Powerful psychedelic endogenous to mammalian brain

Written by Theo Kemp

The powerful psychedelic compound DMT has been demonstrated to be present and synthesized in mammalian brains.

A recent joint research project between Jimo Borjigin (University of Michigan; MI, USA) and Rick Strassman (University of New Mexico; NM, USA) discovered that the powerful psychedelic compound N,N-dimethyltryptamine (DMT) is present and synthesized in the brains of rats. The study, published in Scientific Reports, also suggests synthesis of DMT could occur in the human brain.

Ayahuasca is a brewed substance that has traditionally been used by the indigenous people of South America as part of ancient religious ceremonies. The drink, made from the vine plant Banisteriopsis caapi, is said to bring about life-changing psychedelic experiences. In more recent times, tourists have been traveling to South America to participate in ‘ayahuasca retreats’ with the hopes of experiencing its positive effects.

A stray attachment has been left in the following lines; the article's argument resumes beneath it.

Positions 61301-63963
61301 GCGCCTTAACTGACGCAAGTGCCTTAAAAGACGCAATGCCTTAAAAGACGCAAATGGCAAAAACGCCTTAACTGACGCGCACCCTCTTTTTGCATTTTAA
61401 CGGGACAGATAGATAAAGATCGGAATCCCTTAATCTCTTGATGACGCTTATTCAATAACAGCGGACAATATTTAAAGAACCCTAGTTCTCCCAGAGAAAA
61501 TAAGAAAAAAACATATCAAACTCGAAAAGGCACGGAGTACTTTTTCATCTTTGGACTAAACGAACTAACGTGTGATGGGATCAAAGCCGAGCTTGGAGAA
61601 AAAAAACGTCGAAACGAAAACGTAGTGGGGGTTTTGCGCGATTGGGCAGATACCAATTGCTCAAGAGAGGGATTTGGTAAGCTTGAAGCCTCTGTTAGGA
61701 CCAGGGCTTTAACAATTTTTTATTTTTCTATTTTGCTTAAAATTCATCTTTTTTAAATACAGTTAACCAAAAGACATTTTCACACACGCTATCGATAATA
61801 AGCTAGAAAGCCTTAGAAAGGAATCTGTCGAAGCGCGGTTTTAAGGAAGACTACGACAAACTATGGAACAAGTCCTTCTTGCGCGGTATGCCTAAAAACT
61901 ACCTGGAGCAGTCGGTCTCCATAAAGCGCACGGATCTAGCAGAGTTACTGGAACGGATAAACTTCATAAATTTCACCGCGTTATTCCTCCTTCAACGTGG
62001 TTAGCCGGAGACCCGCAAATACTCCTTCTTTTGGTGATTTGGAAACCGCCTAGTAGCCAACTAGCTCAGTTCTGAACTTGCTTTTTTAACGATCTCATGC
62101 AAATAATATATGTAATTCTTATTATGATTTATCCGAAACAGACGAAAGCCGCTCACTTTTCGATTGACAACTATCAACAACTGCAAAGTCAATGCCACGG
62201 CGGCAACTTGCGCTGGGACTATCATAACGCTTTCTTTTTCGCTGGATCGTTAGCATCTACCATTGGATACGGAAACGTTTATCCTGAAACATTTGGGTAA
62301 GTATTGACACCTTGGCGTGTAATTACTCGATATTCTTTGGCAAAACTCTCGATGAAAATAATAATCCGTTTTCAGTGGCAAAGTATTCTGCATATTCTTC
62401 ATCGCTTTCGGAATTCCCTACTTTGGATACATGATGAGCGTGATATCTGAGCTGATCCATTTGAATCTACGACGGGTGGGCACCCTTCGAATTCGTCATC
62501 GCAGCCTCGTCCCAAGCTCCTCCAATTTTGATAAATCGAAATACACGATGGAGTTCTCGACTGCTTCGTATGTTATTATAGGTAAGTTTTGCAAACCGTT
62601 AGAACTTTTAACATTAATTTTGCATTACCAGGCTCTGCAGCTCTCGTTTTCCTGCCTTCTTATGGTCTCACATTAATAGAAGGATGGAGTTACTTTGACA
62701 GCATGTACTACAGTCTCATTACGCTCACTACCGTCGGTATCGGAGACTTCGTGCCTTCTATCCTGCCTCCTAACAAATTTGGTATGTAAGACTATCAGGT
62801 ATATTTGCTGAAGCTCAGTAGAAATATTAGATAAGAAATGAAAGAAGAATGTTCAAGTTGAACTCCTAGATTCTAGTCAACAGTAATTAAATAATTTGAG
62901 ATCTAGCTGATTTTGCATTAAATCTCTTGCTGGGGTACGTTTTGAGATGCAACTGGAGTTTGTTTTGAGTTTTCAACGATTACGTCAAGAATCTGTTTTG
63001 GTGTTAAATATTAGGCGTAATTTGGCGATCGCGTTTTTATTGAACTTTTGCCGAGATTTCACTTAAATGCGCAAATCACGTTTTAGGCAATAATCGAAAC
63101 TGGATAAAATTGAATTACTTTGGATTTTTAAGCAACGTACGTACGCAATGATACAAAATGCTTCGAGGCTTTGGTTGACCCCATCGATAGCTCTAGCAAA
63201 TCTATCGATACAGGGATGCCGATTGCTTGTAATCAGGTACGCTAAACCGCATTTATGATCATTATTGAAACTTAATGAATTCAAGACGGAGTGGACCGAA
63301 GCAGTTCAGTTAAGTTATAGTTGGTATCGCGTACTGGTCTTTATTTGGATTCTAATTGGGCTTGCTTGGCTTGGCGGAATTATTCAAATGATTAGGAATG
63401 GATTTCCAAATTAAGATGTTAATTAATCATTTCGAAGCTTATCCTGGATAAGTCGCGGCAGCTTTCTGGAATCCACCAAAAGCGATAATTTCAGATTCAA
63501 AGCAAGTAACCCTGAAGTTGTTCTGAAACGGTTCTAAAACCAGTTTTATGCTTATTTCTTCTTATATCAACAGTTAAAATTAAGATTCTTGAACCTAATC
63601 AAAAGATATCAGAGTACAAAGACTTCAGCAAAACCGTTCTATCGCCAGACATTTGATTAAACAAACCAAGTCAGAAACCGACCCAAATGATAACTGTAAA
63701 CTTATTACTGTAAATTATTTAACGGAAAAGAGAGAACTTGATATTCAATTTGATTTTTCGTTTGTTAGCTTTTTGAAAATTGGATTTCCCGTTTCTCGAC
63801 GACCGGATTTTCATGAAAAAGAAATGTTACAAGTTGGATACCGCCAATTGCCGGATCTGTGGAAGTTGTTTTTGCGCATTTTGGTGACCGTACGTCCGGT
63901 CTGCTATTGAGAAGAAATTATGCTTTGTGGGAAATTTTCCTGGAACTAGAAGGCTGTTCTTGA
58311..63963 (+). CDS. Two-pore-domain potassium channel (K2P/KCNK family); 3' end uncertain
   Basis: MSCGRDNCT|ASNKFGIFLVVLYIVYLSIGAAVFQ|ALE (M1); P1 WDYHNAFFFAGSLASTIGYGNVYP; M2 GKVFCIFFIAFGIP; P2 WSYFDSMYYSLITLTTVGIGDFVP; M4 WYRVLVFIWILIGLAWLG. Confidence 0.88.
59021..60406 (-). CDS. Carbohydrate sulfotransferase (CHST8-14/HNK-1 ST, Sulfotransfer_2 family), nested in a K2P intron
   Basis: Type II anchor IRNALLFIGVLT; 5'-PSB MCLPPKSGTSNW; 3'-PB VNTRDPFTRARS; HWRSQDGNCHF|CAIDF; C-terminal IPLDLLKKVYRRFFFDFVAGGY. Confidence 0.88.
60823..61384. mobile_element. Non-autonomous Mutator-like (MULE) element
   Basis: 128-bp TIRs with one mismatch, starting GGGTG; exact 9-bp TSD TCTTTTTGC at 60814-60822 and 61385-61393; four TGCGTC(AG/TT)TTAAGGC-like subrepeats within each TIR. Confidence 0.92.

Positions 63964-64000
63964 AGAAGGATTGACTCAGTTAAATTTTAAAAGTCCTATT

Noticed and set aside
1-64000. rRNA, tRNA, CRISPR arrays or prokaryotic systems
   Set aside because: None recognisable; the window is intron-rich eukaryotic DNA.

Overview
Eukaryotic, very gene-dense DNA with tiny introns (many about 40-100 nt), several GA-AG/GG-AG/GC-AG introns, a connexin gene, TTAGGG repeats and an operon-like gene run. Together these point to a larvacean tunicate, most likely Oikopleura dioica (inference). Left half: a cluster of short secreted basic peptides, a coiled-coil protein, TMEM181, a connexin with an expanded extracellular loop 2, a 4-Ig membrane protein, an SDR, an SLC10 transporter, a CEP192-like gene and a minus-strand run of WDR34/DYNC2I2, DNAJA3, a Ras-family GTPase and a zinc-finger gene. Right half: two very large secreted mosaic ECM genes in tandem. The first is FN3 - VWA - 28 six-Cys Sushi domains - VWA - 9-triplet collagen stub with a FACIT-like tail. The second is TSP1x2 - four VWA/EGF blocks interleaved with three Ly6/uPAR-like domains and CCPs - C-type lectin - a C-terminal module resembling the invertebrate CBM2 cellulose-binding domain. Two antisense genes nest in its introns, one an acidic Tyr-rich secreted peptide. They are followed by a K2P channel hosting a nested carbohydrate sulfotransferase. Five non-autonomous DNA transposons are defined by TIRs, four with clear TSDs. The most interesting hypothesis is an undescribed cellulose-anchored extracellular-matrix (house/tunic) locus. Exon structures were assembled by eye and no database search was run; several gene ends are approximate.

The pineal gland, now understood to control the circadian rhythm through melatonin regulation, was historically thought to be the ‘seat of the soul’ according to Rene Descartes. Many people still believe the pineal gland to hold magical properties, with the main source of evidence being Strassman’s 1990’s hypothesis that the pineal gland synthesizes and secretes DMT.

Borjigin and Strassman embarked on a test of this hypothesis using microdialysis probes inserted into the pineal gland. The samples that were collected demonstrated the presence of DMT in the brains of rats. Subsequent analysis aimed to discover how and where DMT was synthesized in the brain.

The team then used in situ hybridization to localize target RNA strands in the brain. The two enzymes necessary for DMT production, aromatic-L-amino decarboxylase and indolethylamine-N-methyltransferase, were not only present in neurons of the pineal gland but also “found in other parts of the brain, including the neocortex and hippocampus that are important for higher-order brain functions including learning and memory,” commented Borjigin.

Levels of cerebral cortex DMT production were also demonstrated to be similar to other monoamine neurotransmitters, such as serotonin. However, during experimental cardiac arrest, DMT concentrations were seen to increase in the brains of some rats.

Having discovered DMT and the tissues responsible for its synthesis for the first time within the brain, Borjigin now hopes to uncover the function of naturally occurring levels of DMT in the brain.